Life among deviants
Her first adventure into the prison world began in a small center where sexual offenders are detained for rehabilitation and possible reintegration to society. We’re talking about pedophiles, rapists, and the like. Initially, Erika thought it would be like a government office type of setup. But the moment she saw inmates in orange jumpsuits, she got scared at first. Like always, she went on with it beginning with an 8-hour written exam (with breaks in between, of course).
She was then invited for another exam/interview in a bigger prison. There, she was asked to wait for quite a while in a room where she found a coloring book and some crayons. So, she helped herself to it to while away the time. Little did she know that she was already being observed by the interview panelists.
Her experiences as a jail guard are hilarious and sad, scary and boring, exhausting and easy, challenging and worthwhile. Right now, she’s stationed at the admittance and releasing area, so body searching new inmates is part of the job. She has done both frisk-searching (the most thorough body search where they have to touch the inmate) and strip searching (they ask the inmate to turn around, bend over, open their mouth and raise their arms without touching them), but the latter is the norm since the pandemic.
Strip-searching transgenders is both difficult and hilarious at times, especially when they have not fully transitioned. They prefer female guards to do the search, so Erika gets to do the job. “I’ve seen them all,” Erika said with amusement.
Erika particularly enjoys dealing with the biker gangs (Hell’s Angels) for the mere fact that their cells are neat and organized. “Most of them just want to be left alone, do their time quietly; but as soon as they’re released, they’re back on their own shit or whatever,” Erika laughs.
Erika prefers working with inmates in the special needs section. It’s the compassionate side of her. She feels that there should be a proper program to help them, that they should not be in jail but in a healing institution. They are the ones who are either mentally ill or extremely poor. They are the ones who end up in catatonic state, eat their own feces, or don’t eat at all. Their crimes are mostly petty like stealing food, vandalism and other minor misdemeanors. Those who do commit murder are out of insanity.
“Some of them would say that they had to kill that person because the devil told them so. They no longer have the sense of what is right or wrong,” Erika says.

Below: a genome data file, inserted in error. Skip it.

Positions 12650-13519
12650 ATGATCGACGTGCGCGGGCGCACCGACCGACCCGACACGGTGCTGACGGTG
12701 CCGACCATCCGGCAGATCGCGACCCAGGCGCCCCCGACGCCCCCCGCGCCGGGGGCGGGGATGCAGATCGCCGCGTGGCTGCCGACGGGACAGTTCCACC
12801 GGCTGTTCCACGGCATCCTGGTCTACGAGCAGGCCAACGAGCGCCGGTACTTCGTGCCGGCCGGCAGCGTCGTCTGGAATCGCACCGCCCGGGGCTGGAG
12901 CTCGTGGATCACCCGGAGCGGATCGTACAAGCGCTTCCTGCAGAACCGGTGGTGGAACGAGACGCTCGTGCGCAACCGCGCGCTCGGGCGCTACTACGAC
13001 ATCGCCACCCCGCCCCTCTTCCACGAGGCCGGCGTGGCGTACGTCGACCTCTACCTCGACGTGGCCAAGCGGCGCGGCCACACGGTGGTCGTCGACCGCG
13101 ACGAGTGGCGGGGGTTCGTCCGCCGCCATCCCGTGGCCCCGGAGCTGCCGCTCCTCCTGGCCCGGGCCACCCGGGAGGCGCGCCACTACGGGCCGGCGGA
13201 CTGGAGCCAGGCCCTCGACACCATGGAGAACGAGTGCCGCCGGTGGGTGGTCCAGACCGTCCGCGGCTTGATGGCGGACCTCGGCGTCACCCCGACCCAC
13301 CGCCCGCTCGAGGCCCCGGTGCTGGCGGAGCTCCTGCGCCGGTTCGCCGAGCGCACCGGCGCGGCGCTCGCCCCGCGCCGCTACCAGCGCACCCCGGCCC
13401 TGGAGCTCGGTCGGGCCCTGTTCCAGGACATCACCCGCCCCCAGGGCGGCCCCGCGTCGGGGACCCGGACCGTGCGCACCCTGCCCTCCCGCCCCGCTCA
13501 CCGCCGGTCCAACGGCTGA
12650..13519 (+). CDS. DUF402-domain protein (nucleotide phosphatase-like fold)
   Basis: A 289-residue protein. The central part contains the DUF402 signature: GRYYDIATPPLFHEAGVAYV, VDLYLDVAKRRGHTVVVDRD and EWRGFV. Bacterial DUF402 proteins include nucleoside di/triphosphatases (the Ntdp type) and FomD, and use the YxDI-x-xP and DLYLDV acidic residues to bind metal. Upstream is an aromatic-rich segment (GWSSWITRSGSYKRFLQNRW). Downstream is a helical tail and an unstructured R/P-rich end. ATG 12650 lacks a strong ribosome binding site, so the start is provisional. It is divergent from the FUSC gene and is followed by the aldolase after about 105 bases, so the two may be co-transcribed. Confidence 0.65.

At this point, Erika showed signs of misery over the plight of these special needs inmates. “Come to think of it, people like them are the ones who are the victims of crime in the first place. It’s because they’re discriminated on, bullied, and violence are committed against them because of their vulnerability that they react the way they do. They are the most misunderstood and neglected because the public has no interest in them anymore.”
Asked if what we see in movies are what actually happens inside jails, Erika says they’re partly true. Erika has experienced at least three jail riots, staff assault, has seen inmates commit suicide and self-harm, and inmates fighting or doing sexual acts inside their cells. Whenever this happens, she would just stand and watch as she waits for backup. With just a pepper spray as her weapon, that’s really all she could do even if she’s trained with defensive tactics. There were also times when she would get covered in blood from trying to break inmates’ fights.
“You don’t know if they’re doing that to get you inside and take you hostage. Whether an inmate is being raped or not, we must make them stop from doing whatever it is they’re doing,” Erika shares. “Which is why I prefer to take the night shift. Almost everyone’s asleep. All I have to do is walk around to check the cells from time to time, but mostly I stay in my desk and try my best to stay awake. That’s the boring part of the job.”
Jail economy is also real. Contrabands from the outside world manage to get in. How they get in? Your guess is as good as mine.
To keep herself awake, she would mindlessly scan through books or magazines, watch the news on TV (but with the volume turned down), check her email, or read through inmates’ letters.
“The letters are interesting to read so they keep me awake. We have to make sure they’re up to no good through the exchange of letters with the outside world,” Erika says. At one point, out of boredom and to help keep herself awake, she wrote a mock letter to her boyfriend saying, “they made me do it. It’s not my fault. Please send me money.” She sent it to his office, which he found amusing while reading.
Next page: Sticking to her guns